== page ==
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Townsend v. Townsend

Court of Appeals of Arkansas, Division III

April 11, 2018

MARCUS LASHUN TOWNSEND APPELLANT
v.
DORIAN TYA TOWNSEND APPELLEE

          APPEAL FROM THE PULASKI COUNTY CIRCUIT COURT, THIRD DIVISION [NO. 60DR-16-971] HONORABLE CATHLEEN V. COMPTON, JUDGE

          Robert S. Tschiemer, for appellant.

          MIKE MURPHY, Judge

         This is a one-brief appeal. In it, appellant Marcus Townsend appeals a Pulaski County Circuit Court order modifying a custody determination registered here but made by a Hawaiian court. On appeal, Marcus first argues that we should dismiss the case because the summons was defective; thus, the circuit court did not have personal jurisdiction over him. He next argues that even if the circuit court had personal jurisdiction over him, it did not have jurisdiction to modify the decree under the Uniform Child Custody Jurisdiction and Enforcement Act (UCCJEA). We affirm in part and reverse in part.

          On March 10, 2016, appellee Dorian Townsend petitioned the Pulaski County Circuit Court to register a divorce decree from the state of Hawaii. The decree divorced her from her then-husband, Marcus and awarded her custody of the parties' three minor children, set child support, and set a visitation schedule. At all times during this case, Dorian and the children lived in Arkansas, and Marcus lived in Hawaii. Dorian's counsel mailed a copy of the notice, petition, and exhibits to Marcus by certified mail with return receipt and restricted delivery, and Marcus received them on March 29, 2016. Dorian's counsel filed proof of service on April 26, 2016.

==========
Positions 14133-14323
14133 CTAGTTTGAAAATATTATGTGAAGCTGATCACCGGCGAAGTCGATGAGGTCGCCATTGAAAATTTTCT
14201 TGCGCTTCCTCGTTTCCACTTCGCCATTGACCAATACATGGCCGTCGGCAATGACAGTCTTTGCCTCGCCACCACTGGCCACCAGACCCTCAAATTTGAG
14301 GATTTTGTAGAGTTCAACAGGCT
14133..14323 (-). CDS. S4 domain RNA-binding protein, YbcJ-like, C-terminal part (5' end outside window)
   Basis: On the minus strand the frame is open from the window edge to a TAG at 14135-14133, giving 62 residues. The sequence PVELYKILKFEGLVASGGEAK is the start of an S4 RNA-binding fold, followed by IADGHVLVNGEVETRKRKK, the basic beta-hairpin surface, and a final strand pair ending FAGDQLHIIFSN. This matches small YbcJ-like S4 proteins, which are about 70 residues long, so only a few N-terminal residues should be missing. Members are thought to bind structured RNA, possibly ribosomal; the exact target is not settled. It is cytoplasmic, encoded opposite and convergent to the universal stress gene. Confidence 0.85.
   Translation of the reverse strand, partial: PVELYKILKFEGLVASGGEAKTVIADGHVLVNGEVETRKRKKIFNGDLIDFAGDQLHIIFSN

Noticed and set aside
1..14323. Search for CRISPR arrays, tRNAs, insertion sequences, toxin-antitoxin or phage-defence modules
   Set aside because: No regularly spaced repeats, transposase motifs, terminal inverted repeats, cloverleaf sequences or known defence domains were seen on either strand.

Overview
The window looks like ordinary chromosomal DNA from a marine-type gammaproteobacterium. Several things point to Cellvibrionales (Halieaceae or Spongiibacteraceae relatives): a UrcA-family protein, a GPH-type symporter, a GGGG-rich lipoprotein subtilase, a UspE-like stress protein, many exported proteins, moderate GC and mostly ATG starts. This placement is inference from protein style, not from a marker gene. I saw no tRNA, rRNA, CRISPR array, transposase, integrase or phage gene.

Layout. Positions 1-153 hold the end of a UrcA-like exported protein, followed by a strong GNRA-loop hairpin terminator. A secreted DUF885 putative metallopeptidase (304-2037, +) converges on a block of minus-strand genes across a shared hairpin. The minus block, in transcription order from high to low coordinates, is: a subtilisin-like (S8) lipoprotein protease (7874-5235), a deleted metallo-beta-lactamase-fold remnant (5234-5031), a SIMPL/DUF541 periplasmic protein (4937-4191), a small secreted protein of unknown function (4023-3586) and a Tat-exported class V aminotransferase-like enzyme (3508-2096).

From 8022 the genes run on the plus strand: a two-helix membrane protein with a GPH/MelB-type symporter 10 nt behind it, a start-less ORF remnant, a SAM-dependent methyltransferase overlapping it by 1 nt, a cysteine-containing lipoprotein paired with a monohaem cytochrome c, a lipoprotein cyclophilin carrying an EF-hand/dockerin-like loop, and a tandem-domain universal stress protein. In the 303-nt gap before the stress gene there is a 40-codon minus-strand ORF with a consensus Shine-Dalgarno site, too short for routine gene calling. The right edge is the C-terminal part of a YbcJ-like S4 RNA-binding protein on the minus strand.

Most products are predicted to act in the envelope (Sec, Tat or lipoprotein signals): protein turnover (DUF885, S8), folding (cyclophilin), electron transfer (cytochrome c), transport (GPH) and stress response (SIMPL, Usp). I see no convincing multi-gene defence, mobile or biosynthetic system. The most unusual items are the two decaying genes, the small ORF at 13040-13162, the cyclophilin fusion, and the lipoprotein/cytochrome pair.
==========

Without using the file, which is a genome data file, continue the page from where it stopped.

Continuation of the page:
Marcus never responded, and an order was entered June 8, 2016, registering the decree. On June 17, 2016, Dorian filed a motion for contempt alleging that contrary to the decree, Marcus was not allowing her to contact the children while they were in Marcus's care. On June 30, 2016, Dorian filed a motion to modify visitation to allow her to communicate with her children at least once a day when the children are with Marcus. She alleged discord between the parents as the material change in circumstances. Marcus did not respond to either of these motions.